Alternative Style Icons: Liberace

Born to working class immigrant parents, Liberace was the highest-paid entertainer on earth in his heyday. A child prodigy and piano virtuoso who funded his excessive lifestyle through music, television, cinema and commercial endorsements, ‘Mr Showmanship’ embodied flamboyance and bold style, proclaiming himself a ‘one-man Disneyland’.


There are definitely some words that come to mind when you mention Liberace -flamboyant, camp, gaudy and extravagant are probably some of them – and while all these things are wonderfully true, they fall sort of defining ‘Mr Showmanship’, as he was known. Liberace took materialistic glamour to such an extreme level that he makes The Queen and Elizabeth Taylor look like minimalists. Before these types of glamorous celebrities existed, no-one outside of royalty was so gilded in gold. I mean, his symbol was a candelabra! Someone described his style of interior decoration as ‘shrines in his own cult’ and he even opened a museum of himself. He made an old pageant queen look underdressed. Seriously, you think drag queens wear a lot of sparkly things? They have nothing on Liberace. Some of his costumes weighed up to 200 pounds. He was so proud of his outfits he often invited his audiences to touch his clothes so they could really appreciate them, making remarks like, "well, look me over, I don’t wear these to go unnoticed." [image courtesy of LAist]


This man loved to rock a cape. I know what you’re thinking – that’s a bit Dracula of him – but Liberace’s capes were more of a razzle-dazzle affair; from his mink cape that weighed over a 150 pounds, to his pink extravagancy made entirely from ostrich feather, to the flame costume cape that consisted of small mirrors painstakingly fixed onto a floor length ombré metallic fabric cape with over 600 lights attached. This man was literally cape crazy. The capes were works of art in their own right, dripping with jewels, sequins and fur, and all made from luxurious fabric with frills and feathers, collars and trains. They were so large and in charge that apparently two of Liberace’s costume assistants had to be hospitalised due to hernias caused by carrying the excessively heavy costumes. It really takes a bold person to wear a cape at all, nobody wants to give off bad superhero vibes – and let’s face it, as proven by Madonna at the Brits in 2015, capes can be downright dangerous. [image courtesy The Liberace Foundation]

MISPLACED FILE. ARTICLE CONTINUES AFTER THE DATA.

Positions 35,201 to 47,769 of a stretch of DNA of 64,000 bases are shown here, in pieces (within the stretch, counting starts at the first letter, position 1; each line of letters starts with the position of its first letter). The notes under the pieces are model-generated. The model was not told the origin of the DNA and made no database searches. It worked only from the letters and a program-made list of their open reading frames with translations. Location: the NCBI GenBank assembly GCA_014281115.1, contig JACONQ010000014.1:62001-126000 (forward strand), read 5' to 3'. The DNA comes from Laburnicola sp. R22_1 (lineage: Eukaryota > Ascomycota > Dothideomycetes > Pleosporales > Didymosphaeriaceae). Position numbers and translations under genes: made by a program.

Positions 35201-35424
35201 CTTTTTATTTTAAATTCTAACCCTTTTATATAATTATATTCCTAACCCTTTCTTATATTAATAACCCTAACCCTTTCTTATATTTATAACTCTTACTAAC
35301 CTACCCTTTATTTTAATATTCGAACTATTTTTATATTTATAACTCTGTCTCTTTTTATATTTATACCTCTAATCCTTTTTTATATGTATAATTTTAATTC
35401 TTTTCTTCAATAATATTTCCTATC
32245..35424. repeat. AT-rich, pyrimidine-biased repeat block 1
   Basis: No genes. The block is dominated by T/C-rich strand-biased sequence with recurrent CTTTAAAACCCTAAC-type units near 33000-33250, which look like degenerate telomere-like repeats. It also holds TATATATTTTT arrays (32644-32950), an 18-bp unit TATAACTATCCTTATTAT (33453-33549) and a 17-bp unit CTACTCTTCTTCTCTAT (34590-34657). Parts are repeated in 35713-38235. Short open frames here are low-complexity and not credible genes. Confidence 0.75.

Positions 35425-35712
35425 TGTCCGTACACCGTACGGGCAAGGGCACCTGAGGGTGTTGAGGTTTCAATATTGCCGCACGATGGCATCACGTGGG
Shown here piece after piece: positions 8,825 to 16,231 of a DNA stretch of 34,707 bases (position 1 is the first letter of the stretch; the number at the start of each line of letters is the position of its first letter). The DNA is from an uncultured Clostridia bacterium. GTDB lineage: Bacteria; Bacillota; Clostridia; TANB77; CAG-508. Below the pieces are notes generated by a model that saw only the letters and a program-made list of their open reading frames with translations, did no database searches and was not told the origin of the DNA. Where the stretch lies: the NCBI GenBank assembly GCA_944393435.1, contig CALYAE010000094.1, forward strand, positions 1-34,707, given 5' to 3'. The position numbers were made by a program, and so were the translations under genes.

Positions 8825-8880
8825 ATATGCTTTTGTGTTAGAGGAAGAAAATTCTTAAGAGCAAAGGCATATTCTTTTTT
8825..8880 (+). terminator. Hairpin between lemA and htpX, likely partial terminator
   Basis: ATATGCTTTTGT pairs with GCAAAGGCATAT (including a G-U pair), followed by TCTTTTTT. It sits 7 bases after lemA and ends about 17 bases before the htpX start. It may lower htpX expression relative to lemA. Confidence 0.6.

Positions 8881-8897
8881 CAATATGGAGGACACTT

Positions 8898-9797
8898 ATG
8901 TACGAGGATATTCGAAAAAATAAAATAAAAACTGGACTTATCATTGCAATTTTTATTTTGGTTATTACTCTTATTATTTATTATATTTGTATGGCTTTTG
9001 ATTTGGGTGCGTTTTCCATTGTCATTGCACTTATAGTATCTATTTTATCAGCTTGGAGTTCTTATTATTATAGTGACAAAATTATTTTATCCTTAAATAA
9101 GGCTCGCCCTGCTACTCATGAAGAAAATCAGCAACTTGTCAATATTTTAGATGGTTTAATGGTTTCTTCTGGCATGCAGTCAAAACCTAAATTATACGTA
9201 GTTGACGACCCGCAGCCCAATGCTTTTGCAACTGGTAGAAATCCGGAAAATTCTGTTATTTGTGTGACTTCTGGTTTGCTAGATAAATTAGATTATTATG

Even when wearing a suit, Liberace could not tone down his fabulousness, from his amazing tuxedo with sequined piano keys around the collar and lapels, to his suits made entirely from sequins, to his bolero jacket rhinestone cowboy moment. His suits were bespoke and custom made, with every inch being considered, even the lining, which Liberace preferred to have in scarlet – colour palette permitting of course! Overlooking his suits for his even more over-the-top pieces (hello, giant capes!) would be a mistake: they were not only incredible, but in terms of the language and culture of fashion a suit says a lot, particularly within men’s fashion. To take the super masculine – and at times oppressive – garment of the suit and cover it with glitter and sequins at a time when it was still illegal to be gay took some, for lack of a better term, balls. It was a really bold move by Liberace, so we shouldn’t forget it. Also in an amazing piece of added information, Liberace once said in a TV interview that his weight fluctuates so most of his suites come in three sizes: thin, fat and impossible. [image courtesy of Allan Warren]


I’m sure we have all seen an episode of Drag Race where the queens are hurriedly sticking rhinestones on to an outfit to catch the light on stage, well, Liberace was the Queen, the God and the Pope of embellishment. Literally everything that came in contact with him was in some way sparkly, the piano magpie was completely fascinated with royalty and luxury, and this is probably where his obsession began. Coming from really humble beginnings, I think we all can empathise with just wanting to make the world around you a little more beautiful. One of my personal favourites of his embellishments was definitely his infamous King Neptune costume: a pink peach, three piece suit made to look like fish scales with accompanying cape, designed with a coral pattern all over it, and a spectacular collar in the shape of a shell. This outfit is truly one-of-a-kind and while it looks beautiful from any angle, I urge you to please Google a close up of this look – be prepared for your weave to be snatched. It is so rich with embellishment I actually don’t know how he was able to stand up in it. The amount of detailing, from sequins to real pearls, must have been incredibly heavy; some say it was almost 200 pounds. And if wearing a 200 pound outfit doesn’t show his commitment to embellishment, Liberace was known for his rhinestone piano and Roadster car, a mirrored piano with peacock feathers, a mirror-covered Rolls Royce Phantom with galloping horses on the side and glitter covered EVERYTHING. [image courtesy of Vegas Inc] [cover image courtesy of Yahoo Music]

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